No less emotional is the story of the coach of this team. On the surface he may seem like one of a thousand coaches in this country, I can only hope this is the case. As the film unfolds and he shares more of his journey our respect for him grows and grows. Football is important to him, but way more important is the way he connects with the young men he coaches. he understands how important it is for young men to have an adult male to care for them, to connect with them, and to kick them in the butt when they need it. This coach seems to be a truly humble man with a true heart for the young men he coaches.

    Undefeated is a great, emotional watch. Not only one of the best documentaries I have seen in a long time but one of the best movies I have seen in a long time.
  9. Apr 9, 2014
    Touching and inspirational, Undefeated manages to make you feel invested in the lives of these kids and coaches at Manassas High School within the first thirty minutes. On the surface, sure, it is a film about football, but the film manages to rise above its subject matter and give you an intimate look at the lives of these kids as they try to get out of the inner city and make something out of themselves. At the end of the day, rather than a run of the mill sports film, Undefeated is a unique look at people with their backs against the wall attempting to not be defined by where they came from. Expand
  10. Jan 25, 2013
    It has become a new thing of amusement for sports fans to research old rants of coaches, particularly football coaches, that they gave in a live press conference while currently in the heat of the moment. Quite possibly the most iconic was the professional and motivating Herm Edwards sending a message to his players saying, "you play to win the game" after Herm's New York Jets lost to the Cleveland Browns in 2002. The rant I thought of during Daniel Lindsay and T.J. Martin's documentary Undefeated was Jim Mora's "Playoffs?!" remake when asked about the Colts' future after a devastating loss. "I just hope we can win a game!" he stated shortly after.

    It's that kind of mentality I feel that the Manassas High School football team and their long-suffering coach, Bill Courtney occupied for a long, long time, as the school's team, which existed for 110 years, never won a playoff game and have become the devastating team that you look on the schedule and cite as an easy win if you play them. The school is located in Manassas, Virginia, and is grossly underfunded, along with possessing an athletic program unfit for even a third-rate school. The kids need to get by with what they have, and that's not much. Coming from a prestigious and often highly-regarded public high school, I look on with great sympathy and possess deep gratefulness in what I was born into.

    Undefeated primarily focuses on Manassas High School football team's 2009 year, where they plan to turn things around for the better (not like they could get any worse). They figure that since they're at rock bottom, they can only go up from there, and Bill Courtney plans to turn the team around, putting heavy emphasis on character and frequently telling them, "character is not how you handle successes, because anyone can bask in the glory of a win, but how you handle failures," and that is a bold and admirable message for an unpaid coach to tell his players. He believes in them, even when their previous record was 0-10. You won't find too many high school coaches who take the game as seriously as Courtney, or are prepared to give them advice they can use off the field or when they hang up their jerseys and helmets to pursue other things.

    Courtney explains that the school is so underfunded athletically that they considered taking part in "pay games," which involves the team traveling miles across the state to face a team they have no chance in beating and accepting a $3,000 - $4,000 in exchange for brutal humiliation. When your only option to get money is to belittle your self-esteem, you really need help in some way, shape, or form. Thankfully, Courtney has a reliable lineup, involving O.C. Brown, a senior whose passion is more suited for the field than the classroom, the quick and dependable Montrail "Money" Brown, and a man by the name of Chavis Daniels, who is the team goon, often causing trouble and possessing a very suspicious anger problem. Courtney accepts the challenge with no regret at all, and often connects personally with many of his players. There's a touching scene in the latter half when O.C. and Courtney are traveling somewhere in a car together when O.C. tells the coach that he is attracted to another girl. As a result, Courtney hands over a small bottle of cologne telling him to use it conservatively and he will get all the ladies he wants. The warm, innocuous, yet comforting feeling of bonding goes right to the viewer's heart in just a wonderful scene.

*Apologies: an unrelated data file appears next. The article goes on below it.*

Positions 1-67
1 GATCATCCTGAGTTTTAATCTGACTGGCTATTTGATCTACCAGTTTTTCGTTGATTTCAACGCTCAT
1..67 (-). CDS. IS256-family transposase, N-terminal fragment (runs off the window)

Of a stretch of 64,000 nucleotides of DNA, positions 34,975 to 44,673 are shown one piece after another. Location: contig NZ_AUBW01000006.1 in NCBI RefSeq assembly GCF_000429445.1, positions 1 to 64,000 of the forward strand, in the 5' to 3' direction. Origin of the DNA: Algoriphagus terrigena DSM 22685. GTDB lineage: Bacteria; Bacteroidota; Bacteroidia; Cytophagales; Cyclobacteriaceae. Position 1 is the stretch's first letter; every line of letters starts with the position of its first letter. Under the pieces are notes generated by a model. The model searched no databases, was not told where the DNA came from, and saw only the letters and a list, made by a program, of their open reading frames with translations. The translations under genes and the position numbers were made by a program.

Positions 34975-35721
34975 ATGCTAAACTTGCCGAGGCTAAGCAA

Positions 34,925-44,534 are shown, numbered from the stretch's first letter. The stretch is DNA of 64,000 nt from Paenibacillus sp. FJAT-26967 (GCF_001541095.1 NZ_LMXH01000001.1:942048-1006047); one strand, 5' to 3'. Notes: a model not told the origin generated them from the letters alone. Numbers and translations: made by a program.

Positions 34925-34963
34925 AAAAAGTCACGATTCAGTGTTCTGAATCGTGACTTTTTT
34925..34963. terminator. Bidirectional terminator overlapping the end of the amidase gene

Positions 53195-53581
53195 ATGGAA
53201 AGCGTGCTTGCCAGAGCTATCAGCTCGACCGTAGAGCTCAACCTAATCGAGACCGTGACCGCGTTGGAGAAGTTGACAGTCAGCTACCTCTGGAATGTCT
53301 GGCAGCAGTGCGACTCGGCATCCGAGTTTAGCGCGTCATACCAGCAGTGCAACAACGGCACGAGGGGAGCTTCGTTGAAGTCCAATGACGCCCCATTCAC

The film chronicles the 2009 season, showing modest beginnings, but a wonderfully unbelievable conclusion with opportunities soaring for the team, players, and school. We also see how the players not only adapt to the new opportunities, but also the inevitable ones, like college approaching their line of vision and high school entering their rear-view mirror. Courtney devastatingly explains that once the football season ends, some kids recognize that they have a 2.0 grade point average, a 14 on their ACT, and no scholarship, resulting in almost nowhere to go. It's a depressing state of affairs, especially for kids who have no other experience other than the kind they obtained on the field.

    Undefeated is a nicely made documentary that had the honor of beating Paradise Lost 3: Purgatory at the 2012 Oscars for Best Documentary Feature. The film will without a doubt will strike an emotional chord for some audiences, yet despite being a true story, there's something about hearing the perfunctory tale of a coach turning a ragtag bunch of half-wits into a winning team, real or not, that feels sort of artificial. Yet there is a divine humanity in this story that isn't ignored, and the result, in the long run, was a long-overdue one Manassas will cherish for another 110 years. It's light years more efficient than a cliche-ridden tale like Rudy, I suppose.

Generally favorable reviews - based on 29 Critics

Critic score distribution:
  1. Positive: 25 out of 29
  2. Negative: 1 out of 29
  1. Reviewed by: Tom Dawson
    Jul 28, 2012
    Familiar territory, especially if you've seen "Hoop Dreams" and "Friday Night Lights," but the intimate style offers its own rewards.
  2. Reviewed by: Joe Williams
    Apr 6, 2012
    Unlike the benchmark sports documentary "Hoop Dreams," Undefeated doesn't have a deep penetration of poverty and race in its playbook, but it does have enough heart to make substantial forward progress.
  3. Reviewed by: Marjorie Baumgarten
    Apr 4, 2012
    Even though the film relies on many of the clichés of the form, Undefeated is a masterfully crafted work that honestly scores a touchdown.